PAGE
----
TV Time: Once Upon a Time 4.10

Title Shattered Sight

Two-Sentence Summary As the Spell of Shattered Sight takes hold of the residents of Storybrooke, Emma, Elsa, and Anna search for a way to defeat Ingrid. In flashbacks, we learn what happened to Emma during her time as Ingrid’s foster child and how she lost all memories of that time.

Favorite Line “Still want to hold hands, sing ‘Zip-a-Dee-Doo-Dah?’” (Snow)

My Thoughts “Shattered Sight” was an emotional roller coaster. Throughout the course of one hour, it had me laughing, cheering, crying, ugly crying, swooning, feeling pride for my favorite characters, and feeling wonderfully nervous and excited about what’s to come in next week’s midseason finale. This was an incredibly well-balanced episode, and that actually took me by surprise. I was ready to laugh and maybe cry a little bit at the interactions brought about by the Spell of Shattered Sight, but I certainly did not expect to end up sobbing harder than I have at any point while watching this show since Emma drove away in last season’s “Going Home”—and to do that over a character we just met this season. But such is the magic of Elizabeth Mitchell and the power of a well-written redemption story.

Even before the brilliant emotional tour de force of the episode’s climax, I was already thinking of “Shattered Sight” as one of my favorite episodes of the season because it was so much fun to watch. Every little detail of the spell’s effects on the residents of Storybrooke was brilliant—from Happy somehow getting Granny’s crossbow to Kristoff throwing papers at Charming in the background of one of the scenes in the sheriff’s station. My only desire was that we could have seen even more of it—I wanted to see Dark Robin and Dark Archie and even more Dark Henry (I was so hoping he’d run into Regina or Emma because I think there could have been some really deep stuff to come out of those interactions). But I had a feeling this spell would get broken before this episode was done, setting up a climatic finale showdown with this season’s real villain: Rumplestiltskin. And, despite my love for all of the wonderfully snarky scenes this spell gave us, I don’t think this kind of campy stuff would have carried over well for more than one episode. It was perfect just as it was.

I could have watched any combination of cursed Kristoff/Charming/Snow/Regina interact forever and still wanted more because all of the actors were just so good in this episode. You could tell they were enjoying playing these different sides to their roles (or, in Lana Parrilla’s case, returning to a side she hasn’t gotten to show in a while). It was the most alive I have seen Snow and Charming as characters in a long time, and it was nice to see my favorite couple on the show get a lot of screen time after a half-season that has (understandably) seen them and their relationship mostly in the background.

Cursed Kristoff and Charming were wonderful in the way they couldn’t even really insult each other. Seriously, guys, “ice man” and “stable boy” are the best insults you’ve got? It was kind of adorable, if I’m being honest. But the real fun of those sheriff station scenes was in watching Snow and Charming—the epitome of True Love—go at each other. I was happy to see all of their fighting played more for laughs than drama because, ultimately, this episode made me cry enough and I didn’t need them to be another cause for tears. Instead, they were the King and Queen of Snark. I wasn’t sure which moment I liked best: Charming commenting on Snow hitting him in the head when they first met (which seems to be a common theme among Once Upon a Time couples, as Anna and Kristoff joined the ranks in this episode), the fact that Whale was brought up again, or Charming telling Snow that their stroller isn’t actually new (just “gently used”). Josh Dallas and Ginnifer Goodwin were fantastic in this episode. They seemed to relish this chance to explore this side of Snow and Charming’s relationship, and, for the real-life married couple, it had to be fun to take the gloves off and spar like this for an episode.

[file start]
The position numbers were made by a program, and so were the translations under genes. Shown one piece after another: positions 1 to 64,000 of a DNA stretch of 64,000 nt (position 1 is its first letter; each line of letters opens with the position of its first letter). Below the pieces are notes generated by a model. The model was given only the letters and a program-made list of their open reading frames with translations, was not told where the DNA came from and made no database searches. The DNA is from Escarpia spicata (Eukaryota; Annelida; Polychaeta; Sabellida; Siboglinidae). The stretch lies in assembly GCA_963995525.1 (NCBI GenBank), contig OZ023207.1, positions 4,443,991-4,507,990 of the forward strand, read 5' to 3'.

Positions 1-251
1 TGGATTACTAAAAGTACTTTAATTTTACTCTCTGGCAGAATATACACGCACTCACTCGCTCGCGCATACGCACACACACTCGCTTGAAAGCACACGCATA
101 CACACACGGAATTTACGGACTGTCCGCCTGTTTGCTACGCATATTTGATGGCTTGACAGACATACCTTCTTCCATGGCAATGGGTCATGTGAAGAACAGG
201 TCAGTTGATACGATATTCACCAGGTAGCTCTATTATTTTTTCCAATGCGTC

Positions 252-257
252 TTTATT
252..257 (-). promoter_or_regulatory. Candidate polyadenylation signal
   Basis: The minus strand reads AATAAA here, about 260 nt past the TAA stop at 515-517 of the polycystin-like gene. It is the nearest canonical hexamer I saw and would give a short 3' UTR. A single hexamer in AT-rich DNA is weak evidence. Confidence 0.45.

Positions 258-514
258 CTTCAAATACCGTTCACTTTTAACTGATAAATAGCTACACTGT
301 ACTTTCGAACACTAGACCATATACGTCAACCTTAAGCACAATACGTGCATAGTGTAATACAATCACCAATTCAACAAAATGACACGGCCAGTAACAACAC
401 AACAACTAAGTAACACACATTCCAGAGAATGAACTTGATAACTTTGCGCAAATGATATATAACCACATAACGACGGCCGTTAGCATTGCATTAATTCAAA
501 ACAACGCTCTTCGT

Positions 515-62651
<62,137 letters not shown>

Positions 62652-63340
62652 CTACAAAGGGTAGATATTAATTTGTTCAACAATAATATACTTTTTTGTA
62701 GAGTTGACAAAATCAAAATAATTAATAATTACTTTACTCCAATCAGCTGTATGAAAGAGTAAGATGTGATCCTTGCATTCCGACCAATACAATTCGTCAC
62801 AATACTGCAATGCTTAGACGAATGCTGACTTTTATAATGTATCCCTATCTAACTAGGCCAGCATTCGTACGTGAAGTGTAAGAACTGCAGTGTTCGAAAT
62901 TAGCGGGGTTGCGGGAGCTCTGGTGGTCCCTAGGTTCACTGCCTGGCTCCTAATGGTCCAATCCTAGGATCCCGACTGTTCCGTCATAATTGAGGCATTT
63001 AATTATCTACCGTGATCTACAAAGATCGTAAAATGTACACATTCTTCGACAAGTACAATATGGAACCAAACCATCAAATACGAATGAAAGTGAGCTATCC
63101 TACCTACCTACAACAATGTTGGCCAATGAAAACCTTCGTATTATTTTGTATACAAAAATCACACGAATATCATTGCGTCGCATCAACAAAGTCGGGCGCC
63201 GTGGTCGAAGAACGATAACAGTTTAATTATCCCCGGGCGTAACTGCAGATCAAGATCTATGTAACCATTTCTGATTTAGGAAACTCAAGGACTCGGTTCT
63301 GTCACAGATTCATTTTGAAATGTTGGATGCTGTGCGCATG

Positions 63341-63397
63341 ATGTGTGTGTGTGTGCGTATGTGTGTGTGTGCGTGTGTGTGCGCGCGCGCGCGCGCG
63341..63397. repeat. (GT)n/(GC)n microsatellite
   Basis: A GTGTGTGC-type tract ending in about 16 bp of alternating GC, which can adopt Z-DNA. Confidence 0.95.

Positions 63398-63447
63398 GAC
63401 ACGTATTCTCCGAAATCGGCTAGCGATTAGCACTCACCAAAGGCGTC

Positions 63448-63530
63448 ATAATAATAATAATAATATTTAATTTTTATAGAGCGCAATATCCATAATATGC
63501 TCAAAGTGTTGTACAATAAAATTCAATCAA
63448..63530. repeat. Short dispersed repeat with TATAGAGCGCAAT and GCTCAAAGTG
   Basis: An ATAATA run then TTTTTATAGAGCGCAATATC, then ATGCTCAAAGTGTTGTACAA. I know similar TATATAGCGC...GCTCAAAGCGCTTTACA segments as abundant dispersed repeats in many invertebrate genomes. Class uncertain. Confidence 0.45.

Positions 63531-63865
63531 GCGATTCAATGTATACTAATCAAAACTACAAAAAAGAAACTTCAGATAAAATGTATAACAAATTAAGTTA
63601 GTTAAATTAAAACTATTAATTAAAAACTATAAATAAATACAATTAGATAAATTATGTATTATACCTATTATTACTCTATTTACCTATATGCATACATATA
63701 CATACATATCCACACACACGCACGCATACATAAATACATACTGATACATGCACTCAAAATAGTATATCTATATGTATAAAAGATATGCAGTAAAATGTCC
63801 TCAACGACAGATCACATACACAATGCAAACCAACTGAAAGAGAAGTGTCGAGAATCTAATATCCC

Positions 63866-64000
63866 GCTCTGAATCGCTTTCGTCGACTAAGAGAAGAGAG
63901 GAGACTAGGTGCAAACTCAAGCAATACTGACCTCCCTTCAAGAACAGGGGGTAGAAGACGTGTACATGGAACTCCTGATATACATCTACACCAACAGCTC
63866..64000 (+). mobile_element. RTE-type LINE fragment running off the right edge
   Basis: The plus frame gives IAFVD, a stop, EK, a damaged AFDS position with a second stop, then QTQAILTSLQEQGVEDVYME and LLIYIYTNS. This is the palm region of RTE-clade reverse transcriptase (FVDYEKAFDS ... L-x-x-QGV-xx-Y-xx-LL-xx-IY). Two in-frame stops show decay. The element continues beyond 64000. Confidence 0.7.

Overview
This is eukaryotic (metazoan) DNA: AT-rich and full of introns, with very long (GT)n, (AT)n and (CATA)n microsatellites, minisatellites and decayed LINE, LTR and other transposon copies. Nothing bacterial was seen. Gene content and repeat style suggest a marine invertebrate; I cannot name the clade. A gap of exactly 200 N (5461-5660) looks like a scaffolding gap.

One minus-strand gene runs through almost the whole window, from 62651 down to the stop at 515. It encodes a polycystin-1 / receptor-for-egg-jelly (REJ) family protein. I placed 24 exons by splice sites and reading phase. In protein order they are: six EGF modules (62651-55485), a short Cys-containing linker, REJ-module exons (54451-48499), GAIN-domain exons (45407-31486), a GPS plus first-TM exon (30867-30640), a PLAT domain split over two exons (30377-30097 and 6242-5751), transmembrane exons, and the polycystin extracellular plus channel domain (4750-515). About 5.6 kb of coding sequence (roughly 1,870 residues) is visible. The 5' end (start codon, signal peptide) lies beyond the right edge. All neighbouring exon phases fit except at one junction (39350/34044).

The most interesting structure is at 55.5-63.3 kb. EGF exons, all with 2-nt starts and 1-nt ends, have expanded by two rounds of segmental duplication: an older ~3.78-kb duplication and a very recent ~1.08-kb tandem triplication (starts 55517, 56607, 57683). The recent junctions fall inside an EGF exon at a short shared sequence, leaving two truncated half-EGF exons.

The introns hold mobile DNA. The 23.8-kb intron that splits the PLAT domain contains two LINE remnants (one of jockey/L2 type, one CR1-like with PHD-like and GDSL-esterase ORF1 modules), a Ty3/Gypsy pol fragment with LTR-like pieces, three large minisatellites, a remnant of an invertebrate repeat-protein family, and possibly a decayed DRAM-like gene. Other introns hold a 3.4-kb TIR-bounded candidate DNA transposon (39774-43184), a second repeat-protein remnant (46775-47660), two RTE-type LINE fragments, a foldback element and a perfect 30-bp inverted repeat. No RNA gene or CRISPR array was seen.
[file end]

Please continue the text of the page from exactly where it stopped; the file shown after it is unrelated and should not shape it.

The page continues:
In the end, though, I loved that, even while cursed, Charming ended up having Snow’s back when it came to fighting Regina. Yes, they said some nasty things to each other, but, ultimately, they still worked as a team when push literally came to shove against the Evil Queen. They earned that kiss after the spell was broken. Once again, Dallas and Goodwin proved that they are every bit the perfect fairytale couple with that kiss. I missed their love story more than I realized, and it was so nice to see them get a lovely, romantic moment before this half-season comes to a close.

For as much as I loved Snow and Charming’s interactions, I think I had even more fun watching Snow and Regina go at each other. For a while now, we’ve watched these women put their pasts aside and forge a kind of tentative friendship, but there was still a lot swept under the rug, which they didn’t hold back when this spell hit.

Have I mentioned I loved Goodwin in this episode? For as annoyed as I get with Snow sometimes, when Goodwin is given good material to work with, she’s simply the best. And this episode allowed us to see her really sink her teeth into a side of Snow that only appeared in Season One’s “Heart of Darkness.” Her confrontation with Anna was wonderful because usually those two characters are very similar, but Dark Snow could not be further from hopeful, optimistic Anna. And Goodwin didn’t hold back in showing that. From calling Anna “Swiss Miss” to her smile when she talked about killing Cora, I could not get enough of this side of Snow. Goodwin was the best she’s been in ages in this episode, and that was put to great use opposite a fellow actor in Parrilla who was clearly having the time of her life playing Evil Queen Regina again.